Xanax, a drug for anxiety and panic disorder, is a benzodiazepine drug. Hence, it has some level of addictiveness. In fact, the United States’ FDA has categorized it as a Schedule IV drug due to the possibility of Xanax abuse. Nevertheless, the government still considers it as less dangerous than other psychoactive drugs such as morphine and cocaine.

Because of these, it has become important for people to know and recognize the early stages of Xanax abuse. This knowledge can help them save someone they know from falling into worse kinds of addictions or experience more severe side effects from the drug.

Recreational Use Of Xanax

Recreational users of Xanax have found various ways of absorbing Xanax into their system. Other than taking the drug orally, some have started snorting and even smoking the drug alongside other drugs such as marijuana.

However, some testimonies say that doing these, in fact, lessen the effectiveness of the drug, hence dampening the euphoric effects they get from the drug. Nevertheless, some people still do it because they feel like it would speed up absorption time of the drug. (1)

Lastly, drug companies created most benzodiazepines in a way that oral consumption is the most efficient way to take the drugs. They did this to avoid the abuse these drugs are already being placed through. Furthermore, using other means such as snorting or intravenously could cause the side effects of the drug to worsen or spread dangerous diseases.

Symptoms Of Xanax Abuse

Data gathered by the Substance Abuse and Mental Health Services Administration and Drug Enforcement Agency suggests that there may be a rise in the incidence of Xanax abuse in recent years.

According to them, between the years 2005 to 2011, the number of hospital admission due to Xanax abuse has risen from 57,000 to 124,000, or a 118% increase in just six years. Hence, it has become more and more important to recognize the early signs of Xanax abuse. (2)

We listed below some common symptoms of Xanax abuse:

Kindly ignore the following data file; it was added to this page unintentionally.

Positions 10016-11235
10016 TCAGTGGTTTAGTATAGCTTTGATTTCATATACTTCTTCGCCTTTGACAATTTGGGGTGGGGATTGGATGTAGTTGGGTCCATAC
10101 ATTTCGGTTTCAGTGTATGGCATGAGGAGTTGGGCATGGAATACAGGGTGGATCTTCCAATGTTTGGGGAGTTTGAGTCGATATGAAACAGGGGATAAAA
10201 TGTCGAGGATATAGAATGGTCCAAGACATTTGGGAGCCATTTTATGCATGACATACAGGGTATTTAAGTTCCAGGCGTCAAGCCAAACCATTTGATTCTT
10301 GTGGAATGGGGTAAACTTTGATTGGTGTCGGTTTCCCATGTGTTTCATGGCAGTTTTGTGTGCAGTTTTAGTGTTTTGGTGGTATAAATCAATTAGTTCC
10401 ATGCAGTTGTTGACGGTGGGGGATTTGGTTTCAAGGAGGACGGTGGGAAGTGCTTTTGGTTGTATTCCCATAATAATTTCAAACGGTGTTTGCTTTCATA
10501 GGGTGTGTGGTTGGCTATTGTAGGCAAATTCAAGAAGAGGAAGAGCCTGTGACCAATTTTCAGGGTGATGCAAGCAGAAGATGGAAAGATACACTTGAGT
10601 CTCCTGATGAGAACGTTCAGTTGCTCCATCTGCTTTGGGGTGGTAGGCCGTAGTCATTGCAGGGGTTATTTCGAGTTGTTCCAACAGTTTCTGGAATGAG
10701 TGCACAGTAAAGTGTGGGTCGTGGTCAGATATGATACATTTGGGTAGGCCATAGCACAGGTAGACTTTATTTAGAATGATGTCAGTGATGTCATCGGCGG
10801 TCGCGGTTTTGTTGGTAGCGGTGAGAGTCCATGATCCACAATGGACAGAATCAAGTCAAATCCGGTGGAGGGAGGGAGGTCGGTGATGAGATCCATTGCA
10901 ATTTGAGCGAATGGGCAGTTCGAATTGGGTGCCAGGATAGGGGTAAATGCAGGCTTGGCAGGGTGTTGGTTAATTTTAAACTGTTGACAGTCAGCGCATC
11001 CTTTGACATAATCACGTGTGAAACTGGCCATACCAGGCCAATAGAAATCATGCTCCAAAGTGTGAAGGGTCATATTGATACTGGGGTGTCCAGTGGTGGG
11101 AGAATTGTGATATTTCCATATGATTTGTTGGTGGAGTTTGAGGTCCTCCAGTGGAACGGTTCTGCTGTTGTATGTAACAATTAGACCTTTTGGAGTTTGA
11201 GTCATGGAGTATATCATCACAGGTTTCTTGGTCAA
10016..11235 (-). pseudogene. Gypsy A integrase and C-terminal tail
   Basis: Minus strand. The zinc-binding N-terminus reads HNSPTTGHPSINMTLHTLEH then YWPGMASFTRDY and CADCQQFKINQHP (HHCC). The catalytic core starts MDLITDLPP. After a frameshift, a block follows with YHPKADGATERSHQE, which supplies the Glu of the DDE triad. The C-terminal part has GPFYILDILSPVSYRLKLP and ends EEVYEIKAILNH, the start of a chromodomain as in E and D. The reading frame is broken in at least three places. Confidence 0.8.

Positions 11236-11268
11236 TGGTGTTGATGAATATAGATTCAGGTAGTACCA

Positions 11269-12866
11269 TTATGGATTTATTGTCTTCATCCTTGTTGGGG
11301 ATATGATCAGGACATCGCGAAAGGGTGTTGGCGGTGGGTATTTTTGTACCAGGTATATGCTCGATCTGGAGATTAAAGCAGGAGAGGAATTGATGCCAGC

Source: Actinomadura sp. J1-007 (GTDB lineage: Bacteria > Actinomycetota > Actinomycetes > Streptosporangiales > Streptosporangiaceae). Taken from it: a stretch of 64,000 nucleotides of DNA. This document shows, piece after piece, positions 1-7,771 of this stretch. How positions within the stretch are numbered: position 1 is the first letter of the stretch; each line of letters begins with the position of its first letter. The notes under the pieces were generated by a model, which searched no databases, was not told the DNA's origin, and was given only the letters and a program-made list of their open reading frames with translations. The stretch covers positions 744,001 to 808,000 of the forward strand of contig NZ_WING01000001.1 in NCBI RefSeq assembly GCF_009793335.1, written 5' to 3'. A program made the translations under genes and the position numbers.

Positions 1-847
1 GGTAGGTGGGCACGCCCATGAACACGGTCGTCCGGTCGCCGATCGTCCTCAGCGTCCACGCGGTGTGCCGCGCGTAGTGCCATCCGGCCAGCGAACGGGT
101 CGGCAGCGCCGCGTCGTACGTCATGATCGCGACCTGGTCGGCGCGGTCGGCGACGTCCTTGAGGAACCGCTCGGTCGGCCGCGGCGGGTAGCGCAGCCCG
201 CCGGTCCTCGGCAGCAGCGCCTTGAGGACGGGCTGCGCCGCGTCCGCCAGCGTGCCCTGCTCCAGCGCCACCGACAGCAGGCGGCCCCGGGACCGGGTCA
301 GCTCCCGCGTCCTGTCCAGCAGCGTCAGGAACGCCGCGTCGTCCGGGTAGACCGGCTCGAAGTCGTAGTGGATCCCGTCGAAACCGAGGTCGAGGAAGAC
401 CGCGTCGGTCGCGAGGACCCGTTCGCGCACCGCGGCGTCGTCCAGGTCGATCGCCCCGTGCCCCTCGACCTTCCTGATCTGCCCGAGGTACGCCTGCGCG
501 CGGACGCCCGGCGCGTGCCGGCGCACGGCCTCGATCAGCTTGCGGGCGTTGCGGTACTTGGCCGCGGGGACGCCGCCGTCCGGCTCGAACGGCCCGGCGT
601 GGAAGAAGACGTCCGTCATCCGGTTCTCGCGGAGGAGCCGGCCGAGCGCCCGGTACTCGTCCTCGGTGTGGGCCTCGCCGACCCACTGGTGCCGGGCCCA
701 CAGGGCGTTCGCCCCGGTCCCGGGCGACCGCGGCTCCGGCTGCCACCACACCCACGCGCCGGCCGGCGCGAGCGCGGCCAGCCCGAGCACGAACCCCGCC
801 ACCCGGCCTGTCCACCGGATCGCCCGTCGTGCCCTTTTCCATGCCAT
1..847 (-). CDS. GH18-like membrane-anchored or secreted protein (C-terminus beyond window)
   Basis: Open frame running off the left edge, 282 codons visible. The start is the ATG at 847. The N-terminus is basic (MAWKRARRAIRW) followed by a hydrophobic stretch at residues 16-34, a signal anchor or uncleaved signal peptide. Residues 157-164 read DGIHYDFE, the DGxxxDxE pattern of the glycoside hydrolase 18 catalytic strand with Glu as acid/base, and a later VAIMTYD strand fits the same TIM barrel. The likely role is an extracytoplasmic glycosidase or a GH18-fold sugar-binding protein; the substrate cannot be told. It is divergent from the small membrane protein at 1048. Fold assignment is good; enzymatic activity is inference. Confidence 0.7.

• Always low on supply
  • Finding ways to get prescribed again
  • Returns to the doctor after a short period
  • Complaining of tolerance
  • Aggressive behavior when not allowed to take the drug

Side Effects Of Xanax Abuse

Due to Xanax’s addictive properties and availability, it has become one of the most abused drugs in the United States. In fact, a list published by the Forbes magazine in 2010 ranked Xanax as the 13 most purchased prescription drug in the US, it also ranked as the number 1 abused benzodiazepine drug. (3)

We listed below some common and dangerous side effects of abusing Xanax:

  • Suicidality
  • Thoughts of harming oneself
  • Depression
  • Hostility
  • Hallucinations
  • Chest pain
  • Uncontrolled muscle movements
  • Seizures
  • Hyperactivity

How To Treat Xanax Abuse

The best treatment is to bring yourself or someone you know who is abusing the drug to a rehabilitation center. However, your first step should be to get consulted by the prescribing physician. This is to affirm whether you are or are not abusing the drug.

There are two ways the abuse may be treated. The first one is in patient care wherein the patient admits himself to a specialized facility where a doctor may monitor his situation 24/7. It will cost them a little more due to board and lodging, but it would be a lot safer for the patient. (4)

The second one is out patient care, this means the patient is allowed to stay at home, thus saving him and his family some board and lodging cost. The only problem with this approach is that the patient would need to travel once again in case some complications arise. (5)


Nature World News. (2014). Xanax Abuse Rising in US; SAMHSA Report. http://www.natureworldnews.com/articles/7208/20140523/xanax-abuse-rising-samsha-report.htm

Langreth, R., & Herper, M. (2010, May 5). In Pictures: The Most Popular Prescription Drugs. Retrieved August 29, 2017, from Forbes: https://www.forbes.com/2010/05/10/narcotic-painkiller-vicodin-business-healthcare-popular-drugs_slide_13.html

What is Inpatient Rehab? (n.d.). Retrieved August 29, 2017, from Addiction Education: https://www.addiction.education/what-is-inpatient-rehab/

What Is Outpatient Rehab? (n.d.). Retrieved August 29, 2017, from Addiction.Education: https://www.addiction.education/what-is-outpatient-rehab